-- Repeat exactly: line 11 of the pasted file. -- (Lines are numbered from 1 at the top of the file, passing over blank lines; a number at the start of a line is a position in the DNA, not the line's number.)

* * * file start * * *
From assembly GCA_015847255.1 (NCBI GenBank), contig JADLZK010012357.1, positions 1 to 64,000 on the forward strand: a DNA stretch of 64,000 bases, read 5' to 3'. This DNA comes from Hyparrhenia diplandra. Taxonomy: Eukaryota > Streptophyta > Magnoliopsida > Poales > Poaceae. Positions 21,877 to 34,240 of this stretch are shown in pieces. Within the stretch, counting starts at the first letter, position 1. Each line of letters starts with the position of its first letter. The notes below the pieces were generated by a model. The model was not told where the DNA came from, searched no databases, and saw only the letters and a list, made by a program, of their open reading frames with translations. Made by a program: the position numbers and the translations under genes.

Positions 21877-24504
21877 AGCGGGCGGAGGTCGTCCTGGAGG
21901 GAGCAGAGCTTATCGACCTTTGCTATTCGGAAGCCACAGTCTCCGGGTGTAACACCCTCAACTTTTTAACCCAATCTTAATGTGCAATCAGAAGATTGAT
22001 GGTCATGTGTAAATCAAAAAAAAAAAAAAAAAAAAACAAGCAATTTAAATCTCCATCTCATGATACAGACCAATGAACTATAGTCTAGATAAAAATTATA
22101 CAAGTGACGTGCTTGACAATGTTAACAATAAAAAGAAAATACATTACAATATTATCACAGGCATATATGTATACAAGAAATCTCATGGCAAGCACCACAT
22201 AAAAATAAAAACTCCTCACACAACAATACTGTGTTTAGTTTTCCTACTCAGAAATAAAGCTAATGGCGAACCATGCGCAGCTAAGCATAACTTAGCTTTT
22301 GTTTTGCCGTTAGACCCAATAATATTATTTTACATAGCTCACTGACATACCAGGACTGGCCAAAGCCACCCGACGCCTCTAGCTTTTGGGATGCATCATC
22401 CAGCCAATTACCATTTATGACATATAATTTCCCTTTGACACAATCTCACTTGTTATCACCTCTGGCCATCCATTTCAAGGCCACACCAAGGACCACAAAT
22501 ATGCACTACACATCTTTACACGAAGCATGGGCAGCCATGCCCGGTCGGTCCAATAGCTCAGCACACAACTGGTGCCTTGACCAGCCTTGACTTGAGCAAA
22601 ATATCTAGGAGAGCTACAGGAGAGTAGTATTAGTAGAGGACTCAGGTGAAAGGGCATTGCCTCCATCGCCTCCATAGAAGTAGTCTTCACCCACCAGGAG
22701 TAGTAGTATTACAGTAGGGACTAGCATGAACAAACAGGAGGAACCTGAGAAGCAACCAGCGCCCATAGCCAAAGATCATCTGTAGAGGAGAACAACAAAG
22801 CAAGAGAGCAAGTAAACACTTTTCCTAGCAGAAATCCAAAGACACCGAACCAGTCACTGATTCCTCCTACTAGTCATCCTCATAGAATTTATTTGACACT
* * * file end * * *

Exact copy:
22601 ATATCTAGGAGAGCTACAGGAGAGTAGTATTAGTAGAGGACTCAGGTGAAAGGGCATTGCCTCCATCGCCTCCATAGAAGTAGTCTTCACCCACCAGGAG